In October 2008, in a crowded speedskating oval in Torino, Italy, I spent five days in elbow-to-elbow conversation about food. This was no surprise—in Europe, “food” is routinely used in the same mouthful as “culture.” I was at Terra Madre, a biennial international food conference dubbed “the United Nations of food.” The Alberta contingent—some 44 of us in total—were nominated by local Slow Food chapters. My 7,141 companions at Terra Madre were chefs, farmers, musicians, youths and writers from 153 countries around the world.
Local rancher and environmentalist Ted Buchan was there, too. “I shed a bunch of preconceptions [about food] in 2004, on my first trip to Italy,” he says. “We all belong to organizations, we all attend meetings. Terra Madre—and the Slow Food movement—spells something larger.” Buchan’s ranch, Four Creeks, abuts Peace River Wildland Provincial Park, west of the town of Peace River. It has been certified organic since 1991, but Buchan has been “green” since age 13 when he witnessed his childhood waterway, the St. Lawrence Seaway, become a toxic soup. “I’m part of a small group in Alberta, and I feel like a voice in the wilderness,” he says. “It helped to see that the Slow movement ties in perfectly with ‘organic’ and ‘environmental’. ” Buchan believes that the biggest change to come from Terra Madre so far is an increase in awareness of food security issues at a grassroots level.
Adjacent to Terra Madre was Slow Food’s Salone del Gusto, an enormous food show offering workshops and forums. The Salone’s heart was a maze of lanes and booths offering tastings of traditional fare from around the globe. Albertan Terra Madre delegate and master butcher Klaus Schurmann operates Old Country Sausage in Raymond with his wife, Mary Lee. He spent most of his time in Torino in the “meats and cured meats” lanes of the Salone, kibitzing, exchanging recipes with his European peers—mostly for the classic old-world air-dried salami known as cervelat—and absorbing affirmation with the information.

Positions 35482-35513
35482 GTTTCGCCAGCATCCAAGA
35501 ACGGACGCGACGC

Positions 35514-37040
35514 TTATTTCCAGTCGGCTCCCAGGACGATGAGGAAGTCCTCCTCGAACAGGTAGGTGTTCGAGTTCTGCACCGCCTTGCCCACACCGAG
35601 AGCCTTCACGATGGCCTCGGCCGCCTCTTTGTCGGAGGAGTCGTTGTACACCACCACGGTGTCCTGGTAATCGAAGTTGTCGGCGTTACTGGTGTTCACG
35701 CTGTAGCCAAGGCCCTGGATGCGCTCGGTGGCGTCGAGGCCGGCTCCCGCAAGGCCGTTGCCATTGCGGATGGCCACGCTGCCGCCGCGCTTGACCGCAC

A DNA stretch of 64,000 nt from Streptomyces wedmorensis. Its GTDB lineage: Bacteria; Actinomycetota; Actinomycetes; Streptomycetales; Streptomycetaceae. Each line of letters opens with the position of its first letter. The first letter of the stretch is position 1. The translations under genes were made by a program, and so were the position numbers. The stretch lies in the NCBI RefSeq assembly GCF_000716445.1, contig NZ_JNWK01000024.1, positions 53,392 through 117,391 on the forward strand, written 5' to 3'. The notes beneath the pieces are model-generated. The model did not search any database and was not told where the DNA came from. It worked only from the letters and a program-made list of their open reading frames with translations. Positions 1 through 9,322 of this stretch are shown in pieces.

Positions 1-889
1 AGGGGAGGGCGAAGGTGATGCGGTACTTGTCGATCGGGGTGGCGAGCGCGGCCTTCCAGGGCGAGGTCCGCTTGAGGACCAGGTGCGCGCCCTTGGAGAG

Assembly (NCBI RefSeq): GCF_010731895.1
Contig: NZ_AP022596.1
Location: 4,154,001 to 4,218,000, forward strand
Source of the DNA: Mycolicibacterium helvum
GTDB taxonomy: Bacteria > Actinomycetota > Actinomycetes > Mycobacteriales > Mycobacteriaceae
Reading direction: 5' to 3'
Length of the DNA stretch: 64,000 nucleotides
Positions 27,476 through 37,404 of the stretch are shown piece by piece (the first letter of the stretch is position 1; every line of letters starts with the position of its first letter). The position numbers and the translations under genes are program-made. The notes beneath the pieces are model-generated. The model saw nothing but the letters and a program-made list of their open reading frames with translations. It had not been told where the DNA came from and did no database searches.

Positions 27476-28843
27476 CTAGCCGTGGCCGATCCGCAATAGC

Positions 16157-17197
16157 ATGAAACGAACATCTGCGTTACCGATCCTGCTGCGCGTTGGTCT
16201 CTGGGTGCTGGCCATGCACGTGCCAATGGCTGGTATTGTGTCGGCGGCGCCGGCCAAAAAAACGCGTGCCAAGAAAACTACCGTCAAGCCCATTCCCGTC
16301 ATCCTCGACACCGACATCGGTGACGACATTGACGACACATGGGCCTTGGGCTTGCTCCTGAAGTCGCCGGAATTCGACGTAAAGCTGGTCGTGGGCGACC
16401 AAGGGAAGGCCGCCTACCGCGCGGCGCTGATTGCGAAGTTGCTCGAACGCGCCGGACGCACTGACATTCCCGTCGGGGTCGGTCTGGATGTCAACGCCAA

“Klaus enjoys knowing that what he is doing is right,” says Mary Lee. “In Alberta, he’s worked for so long in a vacuum. By finally returning to Europe, he discovered that all this time, he was being true to his food traditions. The circles get bigger and bigger.”
Terra Madre delegates had access to headsets that delivered simultaneous translation into eight languages during speeches and panel presentations, which focused on the big issues—water, bio-fuels, genetically modified organisms, climate change, community gardens, artisanal food production and sustainable kitchens. Outside of the formal meetings, individuals were on their own in markets, booths, the lunchroom and amid the sea of humanity that was the main congress.
Conversations invariably began with “What do you grow?” and moved to “What do you cook?” Sign language sometimes sufficed; Polish women served me slices of poppy seed buckwheat cakes, and African women told me about their villages and their sorghum fields. Our only common ground was our human connection and the food in our hands.
Staging an event such as Terra Madre requires multi-level co-operation, as rare in Italy as in any other multi-government jurisdiction. In 2008, 300 Torino families and 200 towns and villages in the province of Piedmont opened their doors to delegates. Dozens of Albertans slept in hotels, in homes and on agriturismo farms. Buchan and I were part of the Alberta crew that slept in a 16th century Cistercian monastery, Casa Regina Regalis, in Vicoforte, an hour south of Torino. Twice a day, buses filled with Terra Madre attendees wove through town to the Lingotto Oval, Torino’s Olympic legacy and site of the conference events.
Outside the meeting rooms, squatting vendors occupied the centre of the great hall. I drooled over beaded jewellery on the wrists and throats of Swazi women farmers and pearl-like heirloom Dehradun basmati rice at the Navdanya Foundation booth. Navdanya, which means “nine seeds” in Hindi, was formed by Slow Food co-founder and eco-feminist Vandana Shiva. It works with more than three million Indian farmers, promoting seed banks and developing organic agriculture.